A writer's most prized possession is his or her own unique writing style.
Raymond Chandler, an accomplished American novelist and screenwriter, admitted: "The most durable thing in writing is style, and style is the single most valuable investment a writer can make with his time."
The term "style" stems from the Latin word "stilus." The "stilus" represented a tool for writing on the waxen tablets of the Romans; it had a pointy end for producing the imprint on the wax, and a rounded end for erasing.
you are right about the fun summer reads on the beach or vacation
I usually take books I will be sure to pass on for others to use
I'm with you luvy about my own style as I started out telling the story.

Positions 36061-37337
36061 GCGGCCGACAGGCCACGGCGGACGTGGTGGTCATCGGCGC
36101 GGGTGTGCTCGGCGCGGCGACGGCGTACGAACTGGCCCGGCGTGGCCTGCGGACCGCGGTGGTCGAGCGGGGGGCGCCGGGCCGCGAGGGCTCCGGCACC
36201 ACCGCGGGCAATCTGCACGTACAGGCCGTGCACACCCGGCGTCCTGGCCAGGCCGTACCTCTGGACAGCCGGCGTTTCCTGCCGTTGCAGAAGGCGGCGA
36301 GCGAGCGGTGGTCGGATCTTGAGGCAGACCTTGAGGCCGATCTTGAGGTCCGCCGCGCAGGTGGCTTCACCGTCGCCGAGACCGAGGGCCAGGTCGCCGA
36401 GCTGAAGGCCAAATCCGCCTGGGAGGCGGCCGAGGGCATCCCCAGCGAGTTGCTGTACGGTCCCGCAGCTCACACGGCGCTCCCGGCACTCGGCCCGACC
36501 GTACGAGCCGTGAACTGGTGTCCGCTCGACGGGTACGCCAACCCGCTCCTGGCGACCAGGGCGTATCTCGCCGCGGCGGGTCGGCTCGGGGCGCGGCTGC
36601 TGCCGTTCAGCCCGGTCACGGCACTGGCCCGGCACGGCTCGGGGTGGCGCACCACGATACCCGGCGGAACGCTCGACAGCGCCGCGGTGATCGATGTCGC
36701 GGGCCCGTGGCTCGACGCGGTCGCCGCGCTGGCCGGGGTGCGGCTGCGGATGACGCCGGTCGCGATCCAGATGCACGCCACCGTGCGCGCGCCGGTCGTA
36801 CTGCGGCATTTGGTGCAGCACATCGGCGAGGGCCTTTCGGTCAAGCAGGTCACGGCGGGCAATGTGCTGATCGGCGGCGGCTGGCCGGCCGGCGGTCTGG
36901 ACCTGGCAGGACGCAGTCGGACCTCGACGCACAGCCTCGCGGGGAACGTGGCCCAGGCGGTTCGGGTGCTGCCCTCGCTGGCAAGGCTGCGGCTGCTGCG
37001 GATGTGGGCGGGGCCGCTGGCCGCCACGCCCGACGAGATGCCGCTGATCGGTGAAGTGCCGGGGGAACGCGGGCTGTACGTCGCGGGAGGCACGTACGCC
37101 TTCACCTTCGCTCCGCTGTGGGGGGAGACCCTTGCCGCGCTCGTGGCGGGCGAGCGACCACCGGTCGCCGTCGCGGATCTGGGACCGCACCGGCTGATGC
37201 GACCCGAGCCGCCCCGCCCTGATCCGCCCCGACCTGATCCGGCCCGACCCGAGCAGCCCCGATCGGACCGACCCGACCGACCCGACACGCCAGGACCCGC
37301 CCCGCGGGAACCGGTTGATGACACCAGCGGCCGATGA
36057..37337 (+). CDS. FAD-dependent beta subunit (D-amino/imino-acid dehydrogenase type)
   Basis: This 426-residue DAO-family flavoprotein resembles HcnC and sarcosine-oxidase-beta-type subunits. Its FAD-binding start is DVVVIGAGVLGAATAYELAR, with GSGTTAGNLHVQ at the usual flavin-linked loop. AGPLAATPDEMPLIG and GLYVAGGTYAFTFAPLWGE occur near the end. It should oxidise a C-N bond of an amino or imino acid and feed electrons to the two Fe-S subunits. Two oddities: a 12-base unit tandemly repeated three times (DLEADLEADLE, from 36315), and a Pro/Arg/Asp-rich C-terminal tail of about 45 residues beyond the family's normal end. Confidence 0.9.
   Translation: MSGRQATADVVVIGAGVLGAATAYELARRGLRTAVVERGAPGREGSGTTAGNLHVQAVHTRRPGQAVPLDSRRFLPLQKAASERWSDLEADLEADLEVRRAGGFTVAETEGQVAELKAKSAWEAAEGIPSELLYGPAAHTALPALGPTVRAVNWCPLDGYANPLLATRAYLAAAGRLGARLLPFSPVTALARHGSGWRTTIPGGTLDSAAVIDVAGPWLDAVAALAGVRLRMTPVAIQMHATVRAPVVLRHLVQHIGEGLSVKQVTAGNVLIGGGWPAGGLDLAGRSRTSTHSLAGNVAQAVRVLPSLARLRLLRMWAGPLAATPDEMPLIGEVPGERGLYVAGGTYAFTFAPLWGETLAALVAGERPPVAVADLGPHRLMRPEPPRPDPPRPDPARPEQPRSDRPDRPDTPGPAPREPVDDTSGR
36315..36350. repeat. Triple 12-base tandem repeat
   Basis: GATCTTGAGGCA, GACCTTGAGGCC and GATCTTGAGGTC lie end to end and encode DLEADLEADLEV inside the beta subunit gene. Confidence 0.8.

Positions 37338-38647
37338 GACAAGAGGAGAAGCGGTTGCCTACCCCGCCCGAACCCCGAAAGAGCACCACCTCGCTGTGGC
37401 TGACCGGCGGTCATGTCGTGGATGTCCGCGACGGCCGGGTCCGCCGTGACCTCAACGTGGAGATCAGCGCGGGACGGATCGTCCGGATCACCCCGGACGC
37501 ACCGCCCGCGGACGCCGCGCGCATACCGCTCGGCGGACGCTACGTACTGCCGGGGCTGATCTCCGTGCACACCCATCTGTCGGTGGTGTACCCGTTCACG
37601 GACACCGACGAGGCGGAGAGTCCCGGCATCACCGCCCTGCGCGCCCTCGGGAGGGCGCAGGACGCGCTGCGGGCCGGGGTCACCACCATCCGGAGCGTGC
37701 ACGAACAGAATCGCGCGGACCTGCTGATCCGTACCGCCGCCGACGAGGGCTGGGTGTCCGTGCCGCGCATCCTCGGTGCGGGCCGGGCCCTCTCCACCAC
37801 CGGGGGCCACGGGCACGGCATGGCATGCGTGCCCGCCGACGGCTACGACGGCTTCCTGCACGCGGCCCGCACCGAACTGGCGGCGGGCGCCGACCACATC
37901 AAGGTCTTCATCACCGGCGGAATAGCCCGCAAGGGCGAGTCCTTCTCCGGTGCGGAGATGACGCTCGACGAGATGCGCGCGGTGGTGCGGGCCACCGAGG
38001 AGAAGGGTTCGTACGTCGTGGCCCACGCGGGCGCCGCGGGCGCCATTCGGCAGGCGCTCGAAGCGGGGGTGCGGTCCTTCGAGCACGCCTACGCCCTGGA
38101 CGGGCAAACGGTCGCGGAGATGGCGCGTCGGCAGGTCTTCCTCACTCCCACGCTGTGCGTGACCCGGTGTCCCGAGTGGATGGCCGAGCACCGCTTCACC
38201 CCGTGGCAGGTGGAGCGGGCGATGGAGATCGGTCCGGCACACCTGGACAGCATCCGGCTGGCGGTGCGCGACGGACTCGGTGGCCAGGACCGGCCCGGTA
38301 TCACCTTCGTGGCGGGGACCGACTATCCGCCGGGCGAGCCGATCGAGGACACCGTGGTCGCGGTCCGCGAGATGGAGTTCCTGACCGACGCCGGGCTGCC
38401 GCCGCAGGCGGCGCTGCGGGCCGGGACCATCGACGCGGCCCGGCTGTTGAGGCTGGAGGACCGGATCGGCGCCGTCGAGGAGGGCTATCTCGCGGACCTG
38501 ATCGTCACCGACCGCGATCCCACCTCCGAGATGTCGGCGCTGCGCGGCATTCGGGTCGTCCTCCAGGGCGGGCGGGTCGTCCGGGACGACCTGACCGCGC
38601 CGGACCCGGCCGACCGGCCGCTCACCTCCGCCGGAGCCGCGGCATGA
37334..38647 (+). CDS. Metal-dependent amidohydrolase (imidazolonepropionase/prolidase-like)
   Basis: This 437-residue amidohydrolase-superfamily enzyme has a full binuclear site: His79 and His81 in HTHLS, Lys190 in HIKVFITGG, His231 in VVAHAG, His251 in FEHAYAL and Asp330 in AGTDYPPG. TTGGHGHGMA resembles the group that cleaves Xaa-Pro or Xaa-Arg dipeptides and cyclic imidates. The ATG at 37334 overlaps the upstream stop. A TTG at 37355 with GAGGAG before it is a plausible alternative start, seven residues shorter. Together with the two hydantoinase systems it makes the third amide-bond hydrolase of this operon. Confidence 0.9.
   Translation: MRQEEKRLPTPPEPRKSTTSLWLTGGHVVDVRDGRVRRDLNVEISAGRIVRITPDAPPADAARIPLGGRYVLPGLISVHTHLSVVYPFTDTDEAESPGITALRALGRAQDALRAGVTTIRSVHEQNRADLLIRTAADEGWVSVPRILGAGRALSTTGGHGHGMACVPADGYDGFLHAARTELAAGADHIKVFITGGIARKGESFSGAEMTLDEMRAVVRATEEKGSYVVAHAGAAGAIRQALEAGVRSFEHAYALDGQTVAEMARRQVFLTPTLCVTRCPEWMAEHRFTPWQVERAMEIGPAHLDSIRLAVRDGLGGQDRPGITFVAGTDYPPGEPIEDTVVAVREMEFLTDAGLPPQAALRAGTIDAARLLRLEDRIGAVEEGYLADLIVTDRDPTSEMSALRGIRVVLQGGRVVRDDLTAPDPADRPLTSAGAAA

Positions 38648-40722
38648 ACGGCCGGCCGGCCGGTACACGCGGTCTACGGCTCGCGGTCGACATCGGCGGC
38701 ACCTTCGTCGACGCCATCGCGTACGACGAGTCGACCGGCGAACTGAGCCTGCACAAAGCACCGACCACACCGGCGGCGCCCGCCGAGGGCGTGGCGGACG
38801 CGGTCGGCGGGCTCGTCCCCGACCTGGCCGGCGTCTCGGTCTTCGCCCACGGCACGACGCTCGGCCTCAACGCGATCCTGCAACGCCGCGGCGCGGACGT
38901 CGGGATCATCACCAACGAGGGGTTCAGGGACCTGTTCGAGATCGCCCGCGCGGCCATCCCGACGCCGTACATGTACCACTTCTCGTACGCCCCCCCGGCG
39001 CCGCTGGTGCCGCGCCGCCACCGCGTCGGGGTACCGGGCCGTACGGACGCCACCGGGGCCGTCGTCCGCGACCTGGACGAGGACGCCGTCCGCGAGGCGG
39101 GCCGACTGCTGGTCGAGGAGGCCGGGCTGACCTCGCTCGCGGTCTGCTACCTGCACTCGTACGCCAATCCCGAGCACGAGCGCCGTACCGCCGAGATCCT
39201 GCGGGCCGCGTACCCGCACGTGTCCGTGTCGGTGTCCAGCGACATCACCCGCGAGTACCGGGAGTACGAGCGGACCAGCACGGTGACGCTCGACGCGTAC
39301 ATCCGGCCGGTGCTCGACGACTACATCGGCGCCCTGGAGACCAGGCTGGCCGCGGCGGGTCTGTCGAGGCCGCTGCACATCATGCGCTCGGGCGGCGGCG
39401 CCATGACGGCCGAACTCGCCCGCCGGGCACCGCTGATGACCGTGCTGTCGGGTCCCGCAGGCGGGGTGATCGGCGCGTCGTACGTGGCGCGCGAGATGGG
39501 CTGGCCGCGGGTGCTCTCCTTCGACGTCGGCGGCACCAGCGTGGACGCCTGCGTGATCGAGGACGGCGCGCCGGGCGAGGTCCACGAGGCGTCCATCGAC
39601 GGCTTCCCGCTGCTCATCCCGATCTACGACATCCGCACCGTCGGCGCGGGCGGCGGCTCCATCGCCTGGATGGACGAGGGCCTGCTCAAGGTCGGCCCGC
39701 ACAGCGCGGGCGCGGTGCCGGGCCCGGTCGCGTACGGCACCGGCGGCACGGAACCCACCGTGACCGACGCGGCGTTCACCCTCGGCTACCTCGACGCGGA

I'm having a time writing down what I am telling so I actually say
it out loud to anyone or anything that listens.
I was reading Rod McKuen poems
one I did not understand was read to
"Biscuit", a dog I was dog sitting and he stopped wiggling and listened to me...
Right now I am going nuts trying to figure out
Light In August
by William Faulkner
as it jumps around so much that I have to read it over and over to get the point...
wondering if there is a point!
Agatha Christie and others (not all mystery writers)
I have no problem with even reading beginning to end in one night.